early 15c., "fixed standard of measure" (surname Gageman is early 14c.), from Old North French gauge "gauging rod" (see gauge (v.)). Meaning "instrument for measuring" is from 1670s; meaning "distance between rails on a railway" is from 1841.
Railway-gage, the distance between perpendiculars on the insides of the heads of the two rails of a track. Standard gage is 4 feet 8 1/2 inches; anything less than this is narrow gage; anything broader is broad gage. The dimension was fixed for the United States by the wheels of the British locomotive imported from the Stephenson Works in 1829. [Century Dictionary]
"pointed pin of wood, metal, or other material," mid-15c., pegge, from Middle Dutch pegge "peg," or a similar Low German word (Low German pigge "peg," German Pegel "gauge rod, watermark," Middle Dutch pegel "little knob used as a mark," Dutch peil "gauge, watermark, standard"); of uncertain origin; perhaps from PIE *bak- "staff used as support" (see bacillus).
To be a square peg in a round hole (or the reverse) "be inappropriate for one's situation" is attested by 1836; to take someone down a peg "humble, lower the esteem of" is from 1580s, but the original literal sense is uncertain (most of the sensibly plausible candidates are not attested until centuries later). Peg leg "wooden leg of the simplest form" is attested from 1765.
The meaning "pattern or gauge for shaping a piece of work" is first recorded 1819 in this form, earlier temple (1680s); the form was altered mid-19c., probably influenced by plate [Barnhart], but the pronunciation did not begin to shift until more recently (templet is still the primary entry for the word in Century Dictionary).
Middle English narwe, from Old English nearu "of little width, not wide or broad; constricted, limited; petty; causing difficulty, oppressive; strict, severe," from West Germanic *narwaz "narrowness" (source also of Frisian nar, Old Saxon naru, Middle Dutch nare, Dutch naar) which is not found in other Germanic languages and is of unknown origin.
In reference to railroads, narrow-gauge (also narrow-gage) is by 1841, originally of those less than the standard of 4 feet 8 1/2 inches. The narrow seas (mid-15c.) were the waters between Great Britain and the continent and Ireland, but specifically the Strait of Dover.
late 14c., ajusten, "to correct, remedy," from Old French ajuster, ajoster "add; assemble; calibrate, gauge, regulate," from Late Latin adiuxtare "to bring near," from ad "to" (see ad-) + Latin iuxta "next, close by," from suffixed form of PIE root *yeug- "to join."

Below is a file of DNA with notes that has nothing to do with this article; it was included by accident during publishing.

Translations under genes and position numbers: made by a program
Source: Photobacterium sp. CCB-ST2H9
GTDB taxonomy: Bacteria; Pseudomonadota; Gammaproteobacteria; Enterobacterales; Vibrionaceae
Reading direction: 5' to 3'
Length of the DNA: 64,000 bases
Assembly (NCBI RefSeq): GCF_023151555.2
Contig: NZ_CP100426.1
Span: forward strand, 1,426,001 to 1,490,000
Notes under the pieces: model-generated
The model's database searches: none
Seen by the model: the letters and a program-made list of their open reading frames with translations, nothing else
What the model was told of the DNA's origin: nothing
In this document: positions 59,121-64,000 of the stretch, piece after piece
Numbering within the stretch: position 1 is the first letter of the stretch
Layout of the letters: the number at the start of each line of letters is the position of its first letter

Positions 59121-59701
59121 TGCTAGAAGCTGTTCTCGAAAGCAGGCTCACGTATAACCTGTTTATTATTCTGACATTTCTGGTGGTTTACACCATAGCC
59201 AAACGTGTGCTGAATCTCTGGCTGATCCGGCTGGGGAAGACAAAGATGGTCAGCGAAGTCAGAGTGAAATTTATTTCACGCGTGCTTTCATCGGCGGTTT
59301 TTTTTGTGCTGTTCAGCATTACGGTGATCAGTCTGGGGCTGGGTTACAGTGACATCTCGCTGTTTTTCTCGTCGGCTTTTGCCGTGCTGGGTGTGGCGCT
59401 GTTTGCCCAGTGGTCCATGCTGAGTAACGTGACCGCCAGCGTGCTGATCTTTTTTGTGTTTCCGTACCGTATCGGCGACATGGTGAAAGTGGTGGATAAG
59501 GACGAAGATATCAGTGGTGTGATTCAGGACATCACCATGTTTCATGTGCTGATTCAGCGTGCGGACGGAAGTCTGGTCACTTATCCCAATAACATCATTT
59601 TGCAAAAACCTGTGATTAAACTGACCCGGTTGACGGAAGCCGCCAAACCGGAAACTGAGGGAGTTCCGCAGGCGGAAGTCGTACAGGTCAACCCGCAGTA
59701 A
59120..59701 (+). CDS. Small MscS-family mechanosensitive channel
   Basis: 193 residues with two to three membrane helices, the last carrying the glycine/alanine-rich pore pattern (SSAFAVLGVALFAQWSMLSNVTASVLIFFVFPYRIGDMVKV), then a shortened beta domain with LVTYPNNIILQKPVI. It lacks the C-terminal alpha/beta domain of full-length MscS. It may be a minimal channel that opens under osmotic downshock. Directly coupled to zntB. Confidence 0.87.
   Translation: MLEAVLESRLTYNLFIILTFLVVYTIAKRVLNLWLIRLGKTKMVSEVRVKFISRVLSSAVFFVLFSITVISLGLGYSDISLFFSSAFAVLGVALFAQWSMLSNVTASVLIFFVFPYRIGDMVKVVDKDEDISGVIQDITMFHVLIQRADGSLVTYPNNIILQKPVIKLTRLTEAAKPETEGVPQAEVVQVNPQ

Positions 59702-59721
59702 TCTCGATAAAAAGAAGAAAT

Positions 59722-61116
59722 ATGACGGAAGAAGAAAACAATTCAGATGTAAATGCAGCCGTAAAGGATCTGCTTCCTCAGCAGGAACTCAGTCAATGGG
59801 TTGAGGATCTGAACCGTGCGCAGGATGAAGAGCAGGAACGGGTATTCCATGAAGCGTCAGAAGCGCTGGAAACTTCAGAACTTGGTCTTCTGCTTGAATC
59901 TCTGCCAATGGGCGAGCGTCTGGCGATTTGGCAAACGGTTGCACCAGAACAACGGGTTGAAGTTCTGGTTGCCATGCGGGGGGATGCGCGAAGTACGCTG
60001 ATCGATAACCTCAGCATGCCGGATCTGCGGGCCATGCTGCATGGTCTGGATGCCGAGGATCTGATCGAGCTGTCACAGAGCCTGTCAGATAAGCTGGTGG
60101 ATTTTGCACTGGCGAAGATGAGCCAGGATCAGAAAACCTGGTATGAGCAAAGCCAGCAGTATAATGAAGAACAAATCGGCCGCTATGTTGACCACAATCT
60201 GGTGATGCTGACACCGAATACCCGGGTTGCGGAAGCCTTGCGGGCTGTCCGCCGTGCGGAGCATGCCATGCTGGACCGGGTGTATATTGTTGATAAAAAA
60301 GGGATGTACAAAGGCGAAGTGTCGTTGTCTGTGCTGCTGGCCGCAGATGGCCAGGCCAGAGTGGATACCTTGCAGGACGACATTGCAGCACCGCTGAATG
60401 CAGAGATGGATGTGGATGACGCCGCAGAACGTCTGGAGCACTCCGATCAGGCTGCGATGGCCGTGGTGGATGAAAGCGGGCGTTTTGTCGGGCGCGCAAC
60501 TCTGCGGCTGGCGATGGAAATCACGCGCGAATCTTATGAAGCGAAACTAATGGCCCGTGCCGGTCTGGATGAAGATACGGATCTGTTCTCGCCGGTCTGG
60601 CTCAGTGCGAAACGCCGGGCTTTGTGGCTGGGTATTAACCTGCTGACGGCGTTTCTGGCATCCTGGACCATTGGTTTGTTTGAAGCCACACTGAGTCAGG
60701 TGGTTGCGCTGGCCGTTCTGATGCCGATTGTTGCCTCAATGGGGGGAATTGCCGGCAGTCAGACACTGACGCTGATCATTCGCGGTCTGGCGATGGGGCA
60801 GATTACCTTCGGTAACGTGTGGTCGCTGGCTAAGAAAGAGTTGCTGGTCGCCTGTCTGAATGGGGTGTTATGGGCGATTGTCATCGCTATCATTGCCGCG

In 16c. French corrected to adjuster, but the pedantic effort was rejected and Modern French has ajouter. Influenced in form and sense by folk-etymology, as if from ad- + iustus "just, equitable, fair." English reborrowed the word by c. 1600 in sense "arrange, settle, compose," from French adjuster "fit (things together) properly, put things in order." Meaning "to arrange (something) so as to conform with (a standard or another thing)" is from 1660s. Insurance sense is from 1755 (see adjuster). To adjust to "get used to" is attested by 1924. Related: Adjusted; adjusting.
c. 1300, sauf, "unscathed, unhurt, uninjured; free from danger or molestation, in safety, secure; saved spiritually, redeemed, not damned;" from Old French sauf "protected, watched-over; assured of salvation," from Latin salvus "uninjured, in good health, safe," which is related to salus "good health," saluber "healthful" (all from PIE *solwos from root *sol- "whole, well-kept"). For the phonological development of safe from sauf, OED compares gage from Old North French gauge.
From late 14c. as "rescued, delivered; protected; left alive, unkilled." The meaning "not exposed to danger" (of places, later of valuables) is attested from late 14c.; in reference to actions, etc., the meaning "free from risk," is recorded by 1580s. The sense of "sure, reliable, not a danger" is from c. 1600. The sense of "conservative, cautious" is from 1823. It has been paired alliteratively with sound (adj.) from c. 1300. In Middle English it also meant "in good health," also "delivered from sin or damnation." Related: Safeness.